Vir Altyd Review

So I watched Vir Altyd…


South African cinema certainly is growing in leaps and bounds, with Afrikaans cinema leading the charge. I love the diversity in stories that we’re starting to see local filmmakers take on. The overall quality of the films is also improving and – while it is still a work in progress – going to watch a local movie over a Hollywood one is becoming less an act of blind patriotism and more and more a willing choice.

Okay, basic plot: Photographer Hugo (Ivan Botha) is a photographer who travels the world taking photographs for various magazines. Hugo returns to his hometown after several years of serving out a self-imposed exile. Hugo’s return to town happens to coincide with the wedding day of his former high-school-sweetheart, Nina (Donnalee Roberts). After Nina’s husband-to-be leaves her at the altar, she has a slight mental breakdown and a few too many bottles of champagne. Nina wakes up the next morning on a flight to Mauritius – where she and her fiance where planning to have their honeymoon. Nina isn’t alone though and wakes up to Hugo in the next seat. With no return flights immediately available, the two ex’s are forced to carry out a romantic adventure.


I do love myself a good romantic comedy aka ‘a chick flick’. There’s just something about love conquering all and the hero taking his love in his arms that puts a smile on my face. Often romcoms are silly and place unattainable expectations on love but that’s just a part of their charm. Vir Altyd delivers on this cheesy romance but it also adds some realism to its plot by expanding its scope to beyond our two lead characters. There are various couples in this movie from the couples on honeymoon at the same resort as Nina and Hugo, to the respective parents of our leads. This is a film that explores not only the different stages of love but also its different contexts.

I don’t want to get into spoilers but Nina and Hugo represent young love and how its passion and intensity can be blinding and all-consuming. There are various other couples who represent the banality that love can become or the way that love can die in a relationship until two people are in a functional partnership instead of a romantic bond. It was interesting to see the way these different couples interacted and what each one valued the most. This is by no means a super serious movie; it has great amounts of levity and fun in it but it doesn’t shy away from handling some more complex and deeper issues. This often leads to a great contrast because of the lighthearted energy of the film against the more earnest issues of love it addresses.


Ivan Botha and Donnalee Roberts have fantastic chemistry in this film. The connection between the two of them is palpable and it’s the cornerstone on which this film builds its success. I also enjoyed the two actors individually. Botha has a great brooding, remorseful quality to his character; while Roberts is not only beautiful  but also has this wonderful radiance and strength to her. In truth, the entire cast is entertaining and I enjoyed seeing all of them in action. Dirk Stoltz was probably the member of the supporting cast I enjoyed seeing the most. There’s a little dance routine in this movie that he treats us to which was a lot of fun and a perfect summary of this film’s spirit.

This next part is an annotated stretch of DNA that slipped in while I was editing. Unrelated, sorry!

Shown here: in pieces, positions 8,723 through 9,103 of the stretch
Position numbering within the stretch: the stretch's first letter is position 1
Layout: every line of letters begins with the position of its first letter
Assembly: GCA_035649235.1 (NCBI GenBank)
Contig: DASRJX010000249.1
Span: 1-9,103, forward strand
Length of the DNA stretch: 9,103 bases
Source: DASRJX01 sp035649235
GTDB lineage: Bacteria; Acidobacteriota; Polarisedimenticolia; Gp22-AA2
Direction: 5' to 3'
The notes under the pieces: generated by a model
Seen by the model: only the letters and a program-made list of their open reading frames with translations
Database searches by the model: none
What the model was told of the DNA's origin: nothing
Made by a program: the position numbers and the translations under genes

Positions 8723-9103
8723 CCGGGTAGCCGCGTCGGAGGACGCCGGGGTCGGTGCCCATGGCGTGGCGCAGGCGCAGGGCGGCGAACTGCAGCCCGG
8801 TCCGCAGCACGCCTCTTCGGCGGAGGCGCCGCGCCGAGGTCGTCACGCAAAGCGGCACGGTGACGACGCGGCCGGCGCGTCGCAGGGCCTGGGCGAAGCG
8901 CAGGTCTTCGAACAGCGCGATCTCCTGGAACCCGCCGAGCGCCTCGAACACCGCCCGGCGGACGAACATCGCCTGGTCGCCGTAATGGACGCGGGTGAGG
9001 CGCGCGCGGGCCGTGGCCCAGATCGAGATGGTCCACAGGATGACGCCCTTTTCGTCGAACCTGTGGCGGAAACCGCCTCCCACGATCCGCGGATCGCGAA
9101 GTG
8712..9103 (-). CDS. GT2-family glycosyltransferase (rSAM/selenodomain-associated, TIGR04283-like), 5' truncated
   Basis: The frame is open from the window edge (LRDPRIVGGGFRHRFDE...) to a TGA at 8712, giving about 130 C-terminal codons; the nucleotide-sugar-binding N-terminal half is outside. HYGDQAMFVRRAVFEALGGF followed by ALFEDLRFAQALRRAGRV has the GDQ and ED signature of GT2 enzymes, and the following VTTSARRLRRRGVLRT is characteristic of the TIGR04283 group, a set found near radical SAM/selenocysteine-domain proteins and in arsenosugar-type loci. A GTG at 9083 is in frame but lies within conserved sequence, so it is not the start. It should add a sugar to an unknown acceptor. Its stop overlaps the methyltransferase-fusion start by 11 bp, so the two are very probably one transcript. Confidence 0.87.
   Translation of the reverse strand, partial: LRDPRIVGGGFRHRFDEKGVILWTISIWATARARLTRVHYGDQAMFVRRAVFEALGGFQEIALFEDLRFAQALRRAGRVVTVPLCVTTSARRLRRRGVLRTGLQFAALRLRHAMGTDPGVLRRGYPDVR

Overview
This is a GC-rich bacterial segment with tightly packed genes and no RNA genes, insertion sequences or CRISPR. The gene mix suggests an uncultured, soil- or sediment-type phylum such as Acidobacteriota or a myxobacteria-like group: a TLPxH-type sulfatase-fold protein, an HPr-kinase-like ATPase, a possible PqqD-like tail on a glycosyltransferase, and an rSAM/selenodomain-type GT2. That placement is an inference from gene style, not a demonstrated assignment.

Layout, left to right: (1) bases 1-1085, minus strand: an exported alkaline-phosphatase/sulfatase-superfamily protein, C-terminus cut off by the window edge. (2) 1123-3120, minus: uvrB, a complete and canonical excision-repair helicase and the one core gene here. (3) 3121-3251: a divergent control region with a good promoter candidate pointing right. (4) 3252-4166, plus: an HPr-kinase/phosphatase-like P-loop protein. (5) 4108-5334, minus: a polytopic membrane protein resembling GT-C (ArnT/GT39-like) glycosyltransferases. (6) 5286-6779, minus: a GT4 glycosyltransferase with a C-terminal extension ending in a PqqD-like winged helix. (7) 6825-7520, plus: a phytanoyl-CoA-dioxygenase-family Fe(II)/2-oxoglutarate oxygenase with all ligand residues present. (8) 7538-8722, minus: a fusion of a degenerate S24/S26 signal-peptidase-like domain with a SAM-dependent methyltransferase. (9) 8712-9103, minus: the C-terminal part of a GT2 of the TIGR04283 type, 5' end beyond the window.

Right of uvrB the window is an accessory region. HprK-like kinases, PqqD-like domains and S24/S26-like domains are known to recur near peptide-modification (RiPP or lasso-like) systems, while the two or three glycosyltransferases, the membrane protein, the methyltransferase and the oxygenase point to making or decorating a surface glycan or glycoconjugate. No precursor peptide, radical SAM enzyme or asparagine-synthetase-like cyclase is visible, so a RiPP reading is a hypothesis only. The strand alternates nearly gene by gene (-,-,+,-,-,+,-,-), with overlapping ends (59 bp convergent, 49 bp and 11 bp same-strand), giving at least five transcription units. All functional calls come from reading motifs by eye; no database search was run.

This film does suffer from an issue that I tend to see in a lot of local films – the final half of the second act and parts of the third act tend to lack focus. The majority of this film maintains a tight, focused narrative but near the end, things start to spiral a bit. You’re shown scenes that aren’t necessary and feel included in the film only to ensure that every actor contracted to the film has their fair share of screentime. I think South African movies need to tighten up that transition into the third act and not be afraid to leave a few scenes on the cutting room floor.

Overall, Vir Altyd is a good, cheesy romcom. I thought the romance was great and found the view into differing relationships refreshing. It makes a few mistakes here and there but overall, it’s a worthwhile trip to the cinema. Supporting local cinema is one of the fundamental steps to improving it, so go watch this movie, let it make some money so we can have more productions of this quality. 7/10

On a side-note, it would be great if local filmmakers had dedicated teams to creating Wikipedia pages and official websites so that finding out information such as actors names and character details would be easier for bloggers like me.


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